Interviewed by Viktor Kaspruk
Chris Zambelis is an analyst and researcher specializing in Middle East affairs with Helios Global, Inc., a risk management group based in the Washington, DC area. The opinions expressed here are the author’s alone and do not necessarily reflect the position of Helios Global Inc.
– Mr. Zambelis, сan China compete with the United States in the Middle East?
– I believe that China is certainly capable of competing with the United States in the Middle East on some levels, but at this point its ability to challenge the U.S. rests mostly in the economic and energy realms. This is because of demand for oil and natural gas imports in China (and across Asia) will continue to increase.
The economic center of gravity in the world is now centered around China and Asia more broadly, and the Chinese will be keen to attract investment from the region, especially from the energy-rich and cash flush Persian Gulf monarchies. Naturally, these factors will embolden the Chinese (and potentially other actors in Asia, such as India), to be more assertive in defending their national interests in the Middle East, even if that means challenging long established U.S. positions on issues such as the Iranian nuclear program or anything else.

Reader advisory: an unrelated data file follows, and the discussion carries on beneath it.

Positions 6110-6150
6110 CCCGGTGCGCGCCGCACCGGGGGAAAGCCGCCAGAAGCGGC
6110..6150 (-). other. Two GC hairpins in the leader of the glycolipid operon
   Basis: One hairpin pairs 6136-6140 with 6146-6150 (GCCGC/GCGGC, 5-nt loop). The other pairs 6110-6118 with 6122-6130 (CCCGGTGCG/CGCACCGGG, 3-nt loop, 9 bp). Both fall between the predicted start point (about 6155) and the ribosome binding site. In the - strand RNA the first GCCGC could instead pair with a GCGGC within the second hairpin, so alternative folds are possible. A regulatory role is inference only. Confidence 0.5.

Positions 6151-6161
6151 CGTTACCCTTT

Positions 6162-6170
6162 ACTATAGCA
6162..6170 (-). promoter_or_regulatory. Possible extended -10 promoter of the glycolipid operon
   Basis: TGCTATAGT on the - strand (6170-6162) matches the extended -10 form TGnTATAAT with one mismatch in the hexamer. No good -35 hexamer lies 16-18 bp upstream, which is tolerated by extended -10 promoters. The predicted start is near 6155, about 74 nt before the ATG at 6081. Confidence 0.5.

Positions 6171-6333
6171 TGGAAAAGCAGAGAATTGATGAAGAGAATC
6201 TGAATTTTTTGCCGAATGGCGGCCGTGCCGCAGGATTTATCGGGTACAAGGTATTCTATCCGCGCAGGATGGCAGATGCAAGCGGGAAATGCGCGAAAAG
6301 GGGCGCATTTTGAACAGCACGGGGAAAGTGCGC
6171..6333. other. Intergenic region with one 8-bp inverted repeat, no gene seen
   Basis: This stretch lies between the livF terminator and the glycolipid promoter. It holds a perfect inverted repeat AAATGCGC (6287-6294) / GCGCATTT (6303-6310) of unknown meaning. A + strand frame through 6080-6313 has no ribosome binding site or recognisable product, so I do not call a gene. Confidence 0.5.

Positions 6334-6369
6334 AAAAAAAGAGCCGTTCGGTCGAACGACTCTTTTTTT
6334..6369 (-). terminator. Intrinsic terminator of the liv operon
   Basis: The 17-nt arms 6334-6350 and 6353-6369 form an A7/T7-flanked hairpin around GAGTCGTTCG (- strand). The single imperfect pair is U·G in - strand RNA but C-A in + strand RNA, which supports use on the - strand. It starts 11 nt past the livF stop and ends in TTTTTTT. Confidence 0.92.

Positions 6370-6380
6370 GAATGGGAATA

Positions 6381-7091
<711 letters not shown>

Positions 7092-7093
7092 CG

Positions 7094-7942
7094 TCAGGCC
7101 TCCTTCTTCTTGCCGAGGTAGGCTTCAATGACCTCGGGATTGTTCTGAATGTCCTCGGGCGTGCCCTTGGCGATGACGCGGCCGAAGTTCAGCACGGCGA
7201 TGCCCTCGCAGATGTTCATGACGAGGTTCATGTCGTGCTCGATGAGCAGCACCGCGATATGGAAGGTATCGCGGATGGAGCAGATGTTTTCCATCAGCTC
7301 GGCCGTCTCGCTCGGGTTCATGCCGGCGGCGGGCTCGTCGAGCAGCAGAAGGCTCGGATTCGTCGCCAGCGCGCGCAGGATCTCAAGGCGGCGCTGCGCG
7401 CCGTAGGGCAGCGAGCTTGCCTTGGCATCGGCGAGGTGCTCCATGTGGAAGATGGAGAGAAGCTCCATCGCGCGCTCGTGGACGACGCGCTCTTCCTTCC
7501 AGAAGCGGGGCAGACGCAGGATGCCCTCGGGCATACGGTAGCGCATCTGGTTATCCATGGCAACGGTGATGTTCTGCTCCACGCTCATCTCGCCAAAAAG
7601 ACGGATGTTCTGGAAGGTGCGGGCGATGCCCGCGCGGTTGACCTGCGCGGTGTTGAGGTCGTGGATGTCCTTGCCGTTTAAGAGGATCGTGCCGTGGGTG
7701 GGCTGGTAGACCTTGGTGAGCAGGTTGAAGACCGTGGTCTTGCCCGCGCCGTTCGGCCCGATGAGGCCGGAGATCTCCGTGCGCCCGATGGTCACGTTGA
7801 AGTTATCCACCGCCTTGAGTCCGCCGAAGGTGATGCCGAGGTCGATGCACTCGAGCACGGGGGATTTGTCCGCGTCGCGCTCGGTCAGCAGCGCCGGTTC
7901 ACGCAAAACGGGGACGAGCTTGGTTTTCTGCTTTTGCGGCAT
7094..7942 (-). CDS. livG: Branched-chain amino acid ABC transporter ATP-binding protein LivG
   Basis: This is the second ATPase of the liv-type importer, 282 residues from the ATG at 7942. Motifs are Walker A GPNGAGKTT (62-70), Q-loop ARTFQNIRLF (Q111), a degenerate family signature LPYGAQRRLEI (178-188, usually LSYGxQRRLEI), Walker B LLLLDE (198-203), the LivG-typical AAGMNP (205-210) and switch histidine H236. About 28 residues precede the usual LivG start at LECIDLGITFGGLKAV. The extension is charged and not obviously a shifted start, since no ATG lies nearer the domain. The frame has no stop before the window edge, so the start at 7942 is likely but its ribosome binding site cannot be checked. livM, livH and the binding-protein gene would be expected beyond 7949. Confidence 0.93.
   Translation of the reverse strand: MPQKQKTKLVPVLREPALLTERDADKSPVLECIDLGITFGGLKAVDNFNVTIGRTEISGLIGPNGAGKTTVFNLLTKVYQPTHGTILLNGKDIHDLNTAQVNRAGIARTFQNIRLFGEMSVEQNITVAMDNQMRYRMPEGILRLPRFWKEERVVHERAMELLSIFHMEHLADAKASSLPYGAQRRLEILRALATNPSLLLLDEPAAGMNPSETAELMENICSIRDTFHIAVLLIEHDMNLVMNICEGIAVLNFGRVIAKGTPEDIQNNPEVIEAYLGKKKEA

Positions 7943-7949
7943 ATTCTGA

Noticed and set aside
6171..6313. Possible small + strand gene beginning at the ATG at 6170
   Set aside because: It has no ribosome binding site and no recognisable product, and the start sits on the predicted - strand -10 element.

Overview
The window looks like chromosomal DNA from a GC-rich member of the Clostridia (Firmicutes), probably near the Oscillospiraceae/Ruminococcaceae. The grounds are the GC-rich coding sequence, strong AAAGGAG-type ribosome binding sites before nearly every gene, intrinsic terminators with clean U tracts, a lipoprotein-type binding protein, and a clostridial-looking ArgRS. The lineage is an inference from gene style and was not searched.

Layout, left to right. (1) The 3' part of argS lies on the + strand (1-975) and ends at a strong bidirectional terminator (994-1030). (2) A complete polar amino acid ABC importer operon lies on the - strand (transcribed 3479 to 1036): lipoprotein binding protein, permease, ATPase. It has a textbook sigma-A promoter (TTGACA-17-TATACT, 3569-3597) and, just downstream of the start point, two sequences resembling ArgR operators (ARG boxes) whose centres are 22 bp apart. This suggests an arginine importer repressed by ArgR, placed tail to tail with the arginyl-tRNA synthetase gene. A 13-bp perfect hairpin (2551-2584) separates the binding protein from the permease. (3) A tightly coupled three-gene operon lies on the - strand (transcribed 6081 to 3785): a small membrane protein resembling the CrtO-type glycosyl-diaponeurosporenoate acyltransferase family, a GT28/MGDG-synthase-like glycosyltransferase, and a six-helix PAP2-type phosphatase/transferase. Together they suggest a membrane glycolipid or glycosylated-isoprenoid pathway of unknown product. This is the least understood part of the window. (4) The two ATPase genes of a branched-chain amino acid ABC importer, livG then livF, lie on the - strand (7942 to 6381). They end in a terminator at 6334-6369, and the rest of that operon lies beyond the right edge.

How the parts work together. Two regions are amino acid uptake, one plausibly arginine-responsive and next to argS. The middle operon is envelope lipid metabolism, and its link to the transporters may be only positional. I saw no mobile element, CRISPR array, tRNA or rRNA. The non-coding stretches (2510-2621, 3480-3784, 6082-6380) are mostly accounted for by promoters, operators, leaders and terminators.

But at the same time, even as we continue to speak of a diminishing and weakening U.S. presence in the broader Middle East, no global power, including China, at this point is prepared to challenge American military dominance. This may change one day, but not in the foreseeable future.
– Whether Beijing will attract more Palestinian factor?
– As for your second question, it is widely known that China has long advocated on the behalf of the Palestinians and their struggle for self-determination in light of Israel’s continued occupation of Palestinian land. Officially, China continues to hold this position (not unlike nearly the entire world). Yet as China has expanded its footprint in the Middle East, it has also dramatically improved its relationship with Israel.
This is important in light of the historic tensions between China and Israel. Stlll, China’s primary interests in the Middle East revolve around shoring up its energy security. I do not believe that China represents an important element in the Israeli-Palestinian dynamic.
Chinese rhetoric and actions toward the Middle East on issues related to Iran and Syria, for example, may depart from the positions held by the United States and Israel, and the same may hold in regards to Palestine. But there is little evidence to indicate that China is prepared to take a harder stance on behalf of the Palestinians. Nevertheless, opponents and critics of U.S. foreign policy often suggest that a greater potential role for outside actors such as China in the Middle East can only help matters. This may certainly be the case, but there are no indications that the Chinese are thinking along these lines.